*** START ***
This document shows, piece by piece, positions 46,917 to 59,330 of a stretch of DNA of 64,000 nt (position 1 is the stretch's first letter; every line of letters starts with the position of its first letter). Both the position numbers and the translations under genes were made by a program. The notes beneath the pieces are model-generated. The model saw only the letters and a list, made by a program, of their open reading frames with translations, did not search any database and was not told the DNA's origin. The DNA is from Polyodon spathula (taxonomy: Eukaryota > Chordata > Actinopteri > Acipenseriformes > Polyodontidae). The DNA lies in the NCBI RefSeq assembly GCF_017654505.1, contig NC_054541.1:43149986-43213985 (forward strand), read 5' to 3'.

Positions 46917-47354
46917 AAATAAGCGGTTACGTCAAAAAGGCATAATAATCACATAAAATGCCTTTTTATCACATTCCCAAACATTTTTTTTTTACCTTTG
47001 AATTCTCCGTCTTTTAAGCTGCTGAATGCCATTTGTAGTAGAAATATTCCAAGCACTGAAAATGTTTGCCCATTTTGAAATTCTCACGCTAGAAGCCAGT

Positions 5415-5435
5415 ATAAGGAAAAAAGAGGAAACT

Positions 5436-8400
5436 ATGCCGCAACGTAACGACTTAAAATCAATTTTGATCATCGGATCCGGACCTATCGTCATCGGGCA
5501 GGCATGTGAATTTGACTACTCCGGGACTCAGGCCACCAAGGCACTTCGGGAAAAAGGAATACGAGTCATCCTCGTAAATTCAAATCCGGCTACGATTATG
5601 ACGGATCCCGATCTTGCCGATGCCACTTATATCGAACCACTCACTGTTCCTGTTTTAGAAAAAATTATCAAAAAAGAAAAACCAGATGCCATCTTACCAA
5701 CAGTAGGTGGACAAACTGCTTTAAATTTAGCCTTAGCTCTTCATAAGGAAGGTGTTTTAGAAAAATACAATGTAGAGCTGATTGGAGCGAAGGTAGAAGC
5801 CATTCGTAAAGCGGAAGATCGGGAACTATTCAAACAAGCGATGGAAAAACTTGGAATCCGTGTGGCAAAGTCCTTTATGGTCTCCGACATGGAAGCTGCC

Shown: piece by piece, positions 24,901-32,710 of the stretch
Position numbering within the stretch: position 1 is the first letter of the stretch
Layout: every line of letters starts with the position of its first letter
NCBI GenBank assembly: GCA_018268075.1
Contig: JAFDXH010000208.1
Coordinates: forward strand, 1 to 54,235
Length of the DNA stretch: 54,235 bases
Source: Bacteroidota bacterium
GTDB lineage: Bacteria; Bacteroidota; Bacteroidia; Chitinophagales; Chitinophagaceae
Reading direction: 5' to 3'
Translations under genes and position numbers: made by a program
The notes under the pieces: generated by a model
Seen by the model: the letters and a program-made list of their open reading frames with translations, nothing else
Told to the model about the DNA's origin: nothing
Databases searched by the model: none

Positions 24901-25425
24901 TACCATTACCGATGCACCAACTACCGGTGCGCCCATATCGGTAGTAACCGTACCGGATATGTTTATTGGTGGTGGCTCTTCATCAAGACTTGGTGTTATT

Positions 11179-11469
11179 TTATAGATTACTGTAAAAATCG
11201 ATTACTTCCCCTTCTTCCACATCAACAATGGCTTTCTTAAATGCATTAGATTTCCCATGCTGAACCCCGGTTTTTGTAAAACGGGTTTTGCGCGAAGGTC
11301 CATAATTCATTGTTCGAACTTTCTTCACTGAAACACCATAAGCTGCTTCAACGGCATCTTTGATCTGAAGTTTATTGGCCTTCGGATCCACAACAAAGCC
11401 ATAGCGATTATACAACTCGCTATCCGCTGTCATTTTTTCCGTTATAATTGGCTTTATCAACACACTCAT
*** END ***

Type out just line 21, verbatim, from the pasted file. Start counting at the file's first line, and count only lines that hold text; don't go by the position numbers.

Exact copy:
GTDB lineage: Bacteria; Bacteroidota; Bacteroidia; Chitinophagales; Chitinophagaceae